President Biden and European leaders are expected to unveil an initiative to direct liquified natural gas (LNG) shipments to Europe — an effort to ease the continent’s dependence on Russian energy.
Jesse LeCavalier, professor of architecture at Cornell University, and expert in infrastructure planning, says the move could signal significant growth in LNG infrastructure when just the opposite is needed to reduce global emissions— unless current U.S. LNG exports are redirected, and renewables prioritized in their place. LeCavalier says:
“U.S. LNG producers are in the catbird seat because now there is not only economic incentive but moral justification to ramp up LNG production. If we look at where U.S. LNG comes from and how it will get to Europe, this could drive significant growth in LNG infrastructure at a time when most people concerned with energy and climate change want it to go in the opposite direction.
“Given the recently passed infrastructure bill, it will be interesting to monitor if and where funds are reallocated to incentivize the production of transfer facilities. Given the fraught recent history of pipelines in the U.S. (e.g. Dakota Access Pipeline), it will be important to remain vigilant about the ways in which this new demand is met to ensure that it is done so in the least worst way, if it must be done.
“Networks of supply labor and distribution are, of course, already congested because of the pandemic and increased port development could intensify this. An additional challenge is the ways in which the high overhead necessary for implementing new energy distribution infrastructure generates a kind of historical forward inertia – path dependence – in which the implementation of costly infrastructure that can take decades to pay off further secures LNG as part of our energy future, even if we know we need to take other paths.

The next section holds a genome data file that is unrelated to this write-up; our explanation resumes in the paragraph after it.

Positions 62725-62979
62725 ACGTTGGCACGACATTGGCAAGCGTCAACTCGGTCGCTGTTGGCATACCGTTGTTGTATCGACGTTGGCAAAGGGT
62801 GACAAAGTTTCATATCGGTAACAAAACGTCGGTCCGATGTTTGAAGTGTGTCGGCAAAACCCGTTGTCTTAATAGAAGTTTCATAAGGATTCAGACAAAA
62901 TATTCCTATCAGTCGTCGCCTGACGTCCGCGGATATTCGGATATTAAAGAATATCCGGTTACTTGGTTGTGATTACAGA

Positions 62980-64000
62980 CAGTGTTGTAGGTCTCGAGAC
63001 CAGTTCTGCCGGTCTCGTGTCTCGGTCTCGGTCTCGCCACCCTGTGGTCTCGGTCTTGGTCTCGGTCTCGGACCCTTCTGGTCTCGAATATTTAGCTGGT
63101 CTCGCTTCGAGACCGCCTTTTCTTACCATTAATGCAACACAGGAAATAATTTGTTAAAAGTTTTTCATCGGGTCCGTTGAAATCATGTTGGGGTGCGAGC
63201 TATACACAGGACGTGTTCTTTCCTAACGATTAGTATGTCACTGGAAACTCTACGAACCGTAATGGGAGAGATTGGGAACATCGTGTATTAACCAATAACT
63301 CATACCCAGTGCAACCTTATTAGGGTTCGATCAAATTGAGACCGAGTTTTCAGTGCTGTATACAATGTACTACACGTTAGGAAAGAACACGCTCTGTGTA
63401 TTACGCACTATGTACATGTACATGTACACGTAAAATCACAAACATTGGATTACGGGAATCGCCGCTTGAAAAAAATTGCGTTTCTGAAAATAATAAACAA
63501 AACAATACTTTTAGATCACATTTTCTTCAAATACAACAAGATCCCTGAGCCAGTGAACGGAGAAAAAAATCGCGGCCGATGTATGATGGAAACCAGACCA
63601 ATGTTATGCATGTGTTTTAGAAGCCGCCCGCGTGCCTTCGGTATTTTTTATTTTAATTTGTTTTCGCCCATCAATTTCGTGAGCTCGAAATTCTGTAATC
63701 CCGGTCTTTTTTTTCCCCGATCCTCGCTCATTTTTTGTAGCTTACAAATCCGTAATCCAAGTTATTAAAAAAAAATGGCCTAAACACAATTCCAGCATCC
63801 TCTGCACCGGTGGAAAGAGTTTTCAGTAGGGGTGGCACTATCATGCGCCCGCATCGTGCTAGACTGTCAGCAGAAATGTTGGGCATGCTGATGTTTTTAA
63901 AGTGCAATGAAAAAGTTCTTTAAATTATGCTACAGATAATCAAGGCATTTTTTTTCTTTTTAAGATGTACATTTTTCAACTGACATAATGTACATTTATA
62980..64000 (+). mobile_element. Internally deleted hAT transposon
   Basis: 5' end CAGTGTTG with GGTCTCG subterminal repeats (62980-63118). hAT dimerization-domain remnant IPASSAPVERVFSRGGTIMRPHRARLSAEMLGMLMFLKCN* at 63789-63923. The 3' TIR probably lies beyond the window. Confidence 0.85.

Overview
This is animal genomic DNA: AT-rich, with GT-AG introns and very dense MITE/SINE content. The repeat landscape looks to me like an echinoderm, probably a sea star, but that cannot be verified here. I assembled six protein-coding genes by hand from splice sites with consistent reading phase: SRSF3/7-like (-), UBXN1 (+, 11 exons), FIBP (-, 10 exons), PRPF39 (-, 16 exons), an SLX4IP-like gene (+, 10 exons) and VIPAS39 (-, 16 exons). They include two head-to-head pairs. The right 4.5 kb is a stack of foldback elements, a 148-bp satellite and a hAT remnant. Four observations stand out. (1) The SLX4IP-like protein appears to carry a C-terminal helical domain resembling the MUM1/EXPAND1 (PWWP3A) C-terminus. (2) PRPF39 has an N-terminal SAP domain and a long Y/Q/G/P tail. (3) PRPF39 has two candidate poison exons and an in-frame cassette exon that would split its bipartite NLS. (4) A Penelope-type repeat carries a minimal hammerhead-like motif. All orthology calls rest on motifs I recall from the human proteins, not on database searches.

“A potentially better situation could unfold if U.S. LNG exports that mostly go to South Korea and Japan are redirected, creating an imbalance there and potentially reconfiguring energy production landscapes elsewhere. Rather than producing more LNG infrastructure, this might create incentives to explore other forms of renewables to support energy use in those countries.
“In other words, the moral urgency of the cause, rather than giving license to 20th century style increases in fossil fuel markets, could maintain current levels and then open up more opportunities for renewables infrastructure elsewhere — potentially through public-private partnerships and subsidies.”